Former SDS official Trifko Komad challenged the authenticity of the intercepts in which Karadzic swears and threatens the disobedient party members. As Komad argued, he knew the accused as ‘a superior intellectual and a moral man’ who didn’t use ‘obscenities’. When the witness was shown a video recording of Karadzic swearing before cameras, Komad claimed it was meant as a ‘joke’. Milovan Bjelica, current mayor of Sokolac, began his evidence later today

Trifko Komad, defence witness of Radovan KaradzicTrifko Komad, defence witness of Radovan Karadzic

Former official of the Serbian Democratic Party Trifko Komad tried in his statement to Radovan Karadzic’s defense team to convince the judges that the party complied with the highest democratic standards. The accused was the party president but not its absolute ruler, Komad claimed. The witness in particular emphasized Karadzic’s purported inability to shape the actions of the municipal party boards and crisis staffs. Thus, Komad offered Karadzic an amnesty for the crimes committed during the war in the Serb-controlled territories in BH.

In the cross-examination, prosecutor Tieger showed several intercepted conversations which indicate that Karadzic as an absolute ruler threatened the disobedient party officials with expulsion from the party, calling them ‘fools’ and ‘idiots’ and unleashing a stream of obscenities at them. In a bid to help his former boss, Komad said he couldn’t believe that the accused used such ‘obscenities’. He was unable to see how the intercepts could have anything in common with a person he knew as ‘a superior intellectual and a moral man’.

Proving that an intellectual of Karadzic’s caliber could indeed be vulgar, the prosecutor played a video recording from 1991 showing Karadzic say, ‘you can’t fuck Yugoslavia without Bosnia losing its cherry’. The witness agreed that the words weren’t appropriate for a public appearance. As he said, Karadzic ‘said it more as a joke, he didn’t really mean it’. In the re-examination, the accused asked the witness to recall which journalist ‘provoked me to make the indecent joke’. Komad replied that it was Smiljko Sagolj, a man of ‘Croatian background notorious for causing incidents’.

Finally, as proof that the party was run as a tight ship, the prosecutor showed a transcript of Karadzic’s speech to the SDS municipality presidents from November 1991. In the speech Karadzic asked them to appoint men loyal to the party to key posts in the socially owned companies and the media and to get ready to take over the public enterprises. The witness at first replied that he was not at the meeting and that he had never heard of it before. This prompted the prosecutor to highlight the section in the transcript where Karadzic says, ‘Trifko, can I get some water, have the kid fetch me some’, in the middle of his speech. The witness said he was not the only Trifko in the world, but allowed the possibility that he had indeed been asked to bring water to Karadzic.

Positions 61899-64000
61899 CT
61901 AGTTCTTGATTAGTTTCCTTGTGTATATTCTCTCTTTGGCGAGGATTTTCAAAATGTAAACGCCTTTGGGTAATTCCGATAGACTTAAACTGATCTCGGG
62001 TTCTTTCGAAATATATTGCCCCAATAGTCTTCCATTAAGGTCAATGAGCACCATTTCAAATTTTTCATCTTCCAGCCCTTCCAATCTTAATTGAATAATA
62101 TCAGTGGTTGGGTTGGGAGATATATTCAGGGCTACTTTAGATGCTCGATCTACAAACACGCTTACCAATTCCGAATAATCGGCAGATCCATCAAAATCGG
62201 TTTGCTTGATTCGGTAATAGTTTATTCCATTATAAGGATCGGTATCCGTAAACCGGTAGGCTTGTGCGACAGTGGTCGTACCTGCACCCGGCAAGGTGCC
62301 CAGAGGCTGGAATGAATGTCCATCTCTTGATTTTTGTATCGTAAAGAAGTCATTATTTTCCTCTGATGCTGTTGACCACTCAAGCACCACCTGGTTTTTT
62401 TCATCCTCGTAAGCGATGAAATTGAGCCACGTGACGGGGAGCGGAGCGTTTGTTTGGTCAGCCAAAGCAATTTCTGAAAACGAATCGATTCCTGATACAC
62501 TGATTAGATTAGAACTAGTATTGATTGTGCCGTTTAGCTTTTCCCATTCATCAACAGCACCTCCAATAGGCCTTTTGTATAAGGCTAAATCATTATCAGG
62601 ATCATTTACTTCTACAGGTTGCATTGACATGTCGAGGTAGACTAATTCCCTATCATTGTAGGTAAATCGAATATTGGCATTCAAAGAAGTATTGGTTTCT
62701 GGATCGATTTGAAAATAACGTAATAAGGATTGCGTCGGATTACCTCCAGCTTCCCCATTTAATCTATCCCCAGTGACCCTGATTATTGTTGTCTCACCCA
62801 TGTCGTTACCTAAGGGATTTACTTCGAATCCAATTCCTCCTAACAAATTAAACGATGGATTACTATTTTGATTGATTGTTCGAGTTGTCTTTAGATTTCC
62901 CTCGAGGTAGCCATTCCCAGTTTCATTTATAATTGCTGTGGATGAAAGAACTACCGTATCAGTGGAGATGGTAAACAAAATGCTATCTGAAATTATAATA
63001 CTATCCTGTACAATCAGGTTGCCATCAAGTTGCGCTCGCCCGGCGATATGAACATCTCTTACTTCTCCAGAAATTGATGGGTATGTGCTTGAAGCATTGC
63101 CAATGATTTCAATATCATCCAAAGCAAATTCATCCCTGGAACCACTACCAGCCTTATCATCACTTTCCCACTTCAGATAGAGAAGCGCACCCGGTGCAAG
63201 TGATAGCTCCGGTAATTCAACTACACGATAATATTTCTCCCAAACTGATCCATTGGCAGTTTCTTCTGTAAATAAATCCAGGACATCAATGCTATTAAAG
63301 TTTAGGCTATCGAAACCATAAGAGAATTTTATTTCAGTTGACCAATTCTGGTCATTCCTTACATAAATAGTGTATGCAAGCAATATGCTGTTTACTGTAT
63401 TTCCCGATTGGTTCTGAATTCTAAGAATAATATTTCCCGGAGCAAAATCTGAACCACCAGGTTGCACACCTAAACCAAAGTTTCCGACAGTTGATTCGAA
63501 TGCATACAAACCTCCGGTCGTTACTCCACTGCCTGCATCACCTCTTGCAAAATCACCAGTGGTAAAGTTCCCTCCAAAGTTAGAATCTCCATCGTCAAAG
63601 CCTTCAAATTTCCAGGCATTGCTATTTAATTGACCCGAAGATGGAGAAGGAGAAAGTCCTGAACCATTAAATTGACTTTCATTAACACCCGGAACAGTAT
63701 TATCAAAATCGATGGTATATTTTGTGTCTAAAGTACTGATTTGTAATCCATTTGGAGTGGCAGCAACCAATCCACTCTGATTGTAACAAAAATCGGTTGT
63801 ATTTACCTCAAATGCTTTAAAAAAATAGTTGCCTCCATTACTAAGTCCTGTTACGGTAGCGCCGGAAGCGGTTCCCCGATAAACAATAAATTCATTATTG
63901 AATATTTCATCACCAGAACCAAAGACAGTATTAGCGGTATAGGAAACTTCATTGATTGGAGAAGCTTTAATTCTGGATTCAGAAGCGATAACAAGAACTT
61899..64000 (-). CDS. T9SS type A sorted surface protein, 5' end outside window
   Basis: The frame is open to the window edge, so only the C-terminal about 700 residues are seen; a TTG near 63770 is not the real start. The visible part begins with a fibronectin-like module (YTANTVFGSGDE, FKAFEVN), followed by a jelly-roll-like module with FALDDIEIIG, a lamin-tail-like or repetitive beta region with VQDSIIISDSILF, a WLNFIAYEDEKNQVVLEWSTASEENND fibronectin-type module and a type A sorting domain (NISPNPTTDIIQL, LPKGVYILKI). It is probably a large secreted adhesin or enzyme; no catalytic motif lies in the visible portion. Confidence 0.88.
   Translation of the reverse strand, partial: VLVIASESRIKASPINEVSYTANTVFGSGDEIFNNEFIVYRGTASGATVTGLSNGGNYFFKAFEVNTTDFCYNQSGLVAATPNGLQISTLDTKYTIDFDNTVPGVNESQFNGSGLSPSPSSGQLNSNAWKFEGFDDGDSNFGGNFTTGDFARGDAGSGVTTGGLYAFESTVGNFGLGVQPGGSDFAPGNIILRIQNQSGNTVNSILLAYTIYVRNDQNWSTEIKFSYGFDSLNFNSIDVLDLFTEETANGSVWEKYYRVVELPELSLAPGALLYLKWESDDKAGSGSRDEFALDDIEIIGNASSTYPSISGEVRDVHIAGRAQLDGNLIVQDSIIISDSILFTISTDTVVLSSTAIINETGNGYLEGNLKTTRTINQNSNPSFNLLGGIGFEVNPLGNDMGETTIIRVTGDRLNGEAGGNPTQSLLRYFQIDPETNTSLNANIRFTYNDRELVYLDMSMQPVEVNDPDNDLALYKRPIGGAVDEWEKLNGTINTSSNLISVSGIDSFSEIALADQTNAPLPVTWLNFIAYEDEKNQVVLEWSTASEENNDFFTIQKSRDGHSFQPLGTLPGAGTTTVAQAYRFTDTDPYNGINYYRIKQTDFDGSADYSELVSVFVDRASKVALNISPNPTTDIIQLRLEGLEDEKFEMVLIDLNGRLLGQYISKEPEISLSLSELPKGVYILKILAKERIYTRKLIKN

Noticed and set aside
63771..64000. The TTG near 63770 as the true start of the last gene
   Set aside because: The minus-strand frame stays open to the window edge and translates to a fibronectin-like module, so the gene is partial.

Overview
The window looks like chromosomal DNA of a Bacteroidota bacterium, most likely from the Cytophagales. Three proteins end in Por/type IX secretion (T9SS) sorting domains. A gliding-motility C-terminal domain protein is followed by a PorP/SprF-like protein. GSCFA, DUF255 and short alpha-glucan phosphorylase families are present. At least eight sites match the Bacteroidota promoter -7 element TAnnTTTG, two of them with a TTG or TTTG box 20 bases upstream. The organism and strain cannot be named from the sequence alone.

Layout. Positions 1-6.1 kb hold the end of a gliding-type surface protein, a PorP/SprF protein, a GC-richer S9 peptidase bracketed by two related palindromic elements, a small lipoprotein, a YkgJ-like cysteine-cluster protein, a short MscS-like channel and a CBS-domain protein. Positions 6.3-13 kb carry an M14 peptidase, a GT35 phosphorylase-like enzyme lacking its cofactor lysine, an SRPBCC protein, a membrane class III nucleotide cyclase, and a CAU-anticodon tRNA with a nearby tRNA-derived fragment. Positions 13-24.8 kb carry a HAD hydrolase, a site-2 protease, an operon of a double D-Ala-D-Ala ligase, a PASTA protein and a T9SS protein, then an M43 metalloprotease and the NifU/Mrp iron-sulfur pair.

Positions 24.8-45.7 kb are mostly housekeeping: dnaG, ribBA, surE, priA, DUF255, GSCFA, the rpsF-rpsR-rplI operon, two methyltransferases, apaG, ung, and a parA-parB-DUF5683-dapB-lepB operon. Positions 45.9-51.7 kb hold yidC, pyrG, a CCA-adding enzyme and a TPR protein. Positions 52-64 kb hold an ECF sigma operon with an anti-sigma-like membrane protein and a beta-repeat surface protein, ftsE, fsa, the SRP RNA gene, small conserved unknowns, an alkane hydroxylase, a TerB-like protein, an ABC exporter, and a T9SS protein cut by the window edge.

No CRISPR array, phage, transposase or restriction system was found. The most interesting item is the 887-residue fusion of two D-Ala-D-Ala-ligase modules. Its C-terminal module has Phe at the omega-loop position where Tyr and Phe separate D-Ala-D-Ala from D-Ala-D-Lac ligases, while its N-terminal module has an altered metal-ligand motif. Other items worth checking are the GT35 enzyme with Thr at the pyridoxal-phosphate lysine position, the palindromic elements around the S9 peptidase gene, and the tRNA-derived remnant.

In the same speech the accused told the BH president Alija Izetbegovic that he ‘will not allow the demographic picture to change naturally or artificially’ in the areas with a Serb majority. Karadzic also said that ‘any foundations’ laid by the Muslims in those areas ‘will be blown up’. Again, the witness was able to find justification for what his president had said: Karadzic was probably angry because of the violence directed at the Serbs.

After Trifko Komad completed his evidence, the defense called the current president of Sokolac municipality, Milovan Cicko Bjelica. Bjelica claimed that during the war the SDS did everything to maintain law and order in the municipality. An agreement was reached to move the Muslims from Sokolac to Olovo, and to transfer the Serbs from Olovo to Sokolac, the witness recounted. In a bid to portray the process as little less than idyllic, the defense played a recording showing Muslims from Sokolac saying tearful goodbyes to their Serb neighbors. In the footage, the Muslims said that nobody had ever threatened them. However, the recording was made after the Dayton agreement was signed, which stipulated that this particular Muslim village was to become part of the Serb entity.

The indictment against Karadzic alleges that ‘law and order’ in Sokolac was very much under threat because of the existence of the two detention facilities in local primary schools that Bjelica denied any knowledge of. The witness admitted that he had heard about two mass murders in the municipality alleged in the indictment but denied that the municipal authorities were responsible for those incidents. The Sokolac mayor will continue his testimony tomorrow.

Trifko Komad, defence witness of Radovan Karadzic
Milovan Bjelica, defence witness of Radovan Karadzic